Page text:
Brexit Update – Autumn/Winter 2019
Head of Skills Policy at Semta with Ben Carpenter Merritt, Policy Manager Manufacturing and Megan Hector, Senior Researcher Education and Skills at Policy Connect.
Euro flag textured background.
Brexit, a new word in the Oxford dictionary and arguably an event unprecedented in our nation’s history. Hindsight is the luxury that will be afforded to future undergraduates in political science or pundits, irrespective of the outcome. However, perhaps in this maelstrom of uncertainty, it is pertinent to consider what is important to our lives, our families and our financial security. Engineering and manufacturing employers are embracing changes far greater arguably than Brexit. Robotics, artificial intelligence and big data analytics to name but a few mean that what is important is to ensure the workforce have the skills needed not only today but to secure business futures and enable us to be competitive in a global market.
With the Conservative Party and the Brexit Party backing leave and the other main opposition parties all backing a second referendum or remain, this election is likely to be seen as the Brexit election, so it should at least provide some degree of clarity on the direction of travel. However, engineers and manufacturers need more than just clarity, so any incoming government needs to commit to ensuring that the sector will be supported in any future relationship with the EU and the rest of the world.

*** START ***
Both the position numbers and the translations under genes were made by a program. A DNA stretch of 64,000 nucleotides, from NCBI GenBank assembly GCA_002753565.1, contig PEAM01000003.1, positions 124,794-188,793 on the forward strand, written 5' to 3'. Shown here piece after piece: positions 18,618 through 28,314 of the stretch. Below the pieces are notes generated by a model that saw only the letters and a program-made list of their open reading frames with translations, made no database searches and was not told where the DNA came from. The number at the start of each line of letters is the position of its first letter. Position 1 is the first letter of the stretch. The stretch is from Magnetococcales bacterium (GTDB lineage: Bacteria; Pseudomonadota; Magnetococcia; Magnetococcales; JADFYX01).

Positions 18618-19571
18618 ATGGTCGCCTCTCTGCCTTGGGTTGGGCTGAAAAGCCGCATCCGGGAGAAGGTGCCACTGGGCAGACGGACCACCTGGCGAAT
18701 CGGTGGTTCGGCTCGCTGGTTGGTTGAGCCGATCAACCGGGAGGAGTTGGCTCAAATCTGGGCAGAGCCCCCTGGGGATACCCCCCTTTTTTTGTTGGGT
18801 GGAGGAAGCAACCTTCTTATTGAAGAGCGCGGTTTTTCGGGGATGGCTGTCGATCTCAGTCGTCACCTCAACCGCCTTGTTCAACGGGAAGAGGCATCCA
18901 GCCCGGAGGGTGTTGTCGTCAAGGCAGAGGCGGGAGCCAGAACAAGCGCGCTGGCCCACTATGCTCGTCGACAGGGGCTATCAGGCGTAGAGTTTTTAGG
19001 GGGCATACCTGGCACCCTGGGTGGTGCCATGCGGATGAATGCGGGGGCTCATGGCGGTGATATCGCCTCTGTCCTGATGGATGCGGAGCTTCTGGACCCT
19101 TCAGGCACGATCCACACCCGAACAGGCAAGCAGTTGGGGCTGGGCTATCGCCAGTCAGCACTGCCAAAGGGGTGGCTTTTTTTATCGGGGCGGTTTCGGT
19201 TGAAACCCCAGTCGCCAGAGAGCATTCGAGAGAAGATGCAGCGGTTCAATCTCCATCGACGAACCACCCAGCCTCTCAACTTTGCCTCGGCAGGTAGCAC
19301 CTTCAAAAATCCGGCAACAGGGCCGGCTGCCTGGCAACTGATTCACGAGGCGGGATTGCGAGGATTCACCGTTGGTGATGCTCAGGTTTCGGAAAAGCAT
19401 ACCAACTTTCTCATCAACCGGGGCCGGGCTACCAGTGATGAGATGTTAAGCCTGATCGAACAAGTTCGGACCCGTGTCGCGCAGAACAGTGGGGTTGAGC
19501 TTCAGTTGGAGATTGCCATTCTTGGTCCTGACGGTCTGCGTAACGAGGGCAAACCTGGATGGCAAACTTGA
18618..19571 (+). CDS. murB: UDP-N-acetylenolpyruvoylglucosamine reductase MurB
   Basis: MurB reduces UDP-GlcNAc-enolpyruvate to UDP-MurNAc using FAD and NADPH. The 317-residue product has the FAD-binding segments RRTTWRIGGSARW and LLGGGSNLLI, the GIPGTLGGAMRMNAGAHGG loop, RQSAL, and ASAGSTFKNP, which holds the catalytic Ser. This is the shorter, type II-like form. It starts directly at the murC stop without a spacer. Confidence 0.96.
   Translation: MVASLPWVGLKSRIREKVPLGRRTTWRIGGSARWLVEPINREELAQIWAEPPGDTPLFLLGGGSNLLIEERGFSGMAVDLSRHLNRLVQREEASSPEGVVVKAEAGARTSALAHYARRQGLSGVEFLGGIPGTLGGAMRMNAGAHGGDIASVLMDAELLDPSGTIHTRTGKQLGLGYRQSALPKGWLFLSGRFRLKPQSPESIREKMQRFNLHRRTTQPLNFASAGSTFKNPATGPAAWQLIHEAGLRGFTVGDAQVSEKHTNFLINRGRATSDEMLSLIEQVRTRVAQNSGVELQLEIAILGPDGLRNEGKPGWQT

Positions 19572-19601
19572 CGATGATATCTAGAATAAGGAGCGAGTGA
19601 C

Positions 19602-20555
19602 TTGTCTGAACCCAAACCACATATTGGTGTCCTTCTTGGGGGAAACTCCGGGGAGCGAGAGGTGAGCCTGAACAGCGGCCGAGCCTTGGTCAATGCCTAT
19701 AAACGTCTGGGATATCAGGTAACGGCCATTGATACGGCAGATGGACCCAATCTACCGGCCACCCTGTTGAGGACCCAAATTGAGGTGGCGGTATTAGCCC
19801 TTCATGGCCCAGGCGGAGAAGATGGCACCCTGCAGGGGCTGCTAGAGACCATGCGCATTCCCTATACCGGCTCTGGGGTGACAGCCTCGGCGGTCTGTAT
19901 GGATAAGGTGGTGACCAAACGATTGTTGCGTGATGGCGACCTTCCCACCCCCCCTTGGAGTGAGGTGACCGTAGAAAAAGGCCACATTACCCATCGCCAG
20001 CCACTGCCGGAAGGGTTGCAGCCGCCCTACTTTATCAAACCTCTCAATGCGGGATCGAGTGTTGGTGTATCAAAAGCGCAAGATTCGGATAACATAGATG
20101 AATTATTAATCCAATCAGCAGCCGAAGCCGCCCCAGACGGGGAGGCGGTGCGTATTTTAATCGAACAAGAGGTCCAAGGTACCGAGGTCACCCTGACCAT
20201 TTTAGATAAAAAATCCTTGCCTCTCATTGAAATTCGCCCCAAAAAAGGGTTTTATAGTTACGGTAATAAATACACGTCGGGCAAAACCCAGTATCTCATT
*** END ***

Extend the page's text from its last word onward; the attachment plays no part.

It is important to remember that, regardless of what deal is struck or what terms the UK leaves the EU on, Brexit is likely to consume British political bandwidth for the foreseeable future. The topic may well impact on key policy packages such as the Industrial Strategy and Made Smarter. As a sector, we need to be champions of these movements, continually referring and referencing to them, ensuring that political support is high on the agenda. Whoever the next Government is, it has to ensure it continues to support engineering and manufacturing so that the sector is able to adapt to the future trading relationship and overcome any challenges it faces.
The sector is already facing a long-term challenge in the shortage of appropriately skilled workers for certain roles. EngineeringUK’s 2018 State of Engineering report predicted that there would be an annual shortfall of 59,000 engineering graduates and technicians to fill occupations in the sector. The supply of workers with higher-level skills is of particular concern for the sector, as EngineeringUK also reported that 69% of engineering and technology postgraduate research students in 2015/16 were international students (EU and non-EU).
A large number of engineering roles remain on the UK shortage occupations list, thus exempting them from certain visa rules in order to make it easier for employers to recruit international candidates for the positions. However, the government’s desire to review freedom of movement within the UK for EU citizens may discourage these candidates from applying for engineering and manufacturing jobs in the UK, given the additional bureaucracy it would then entail.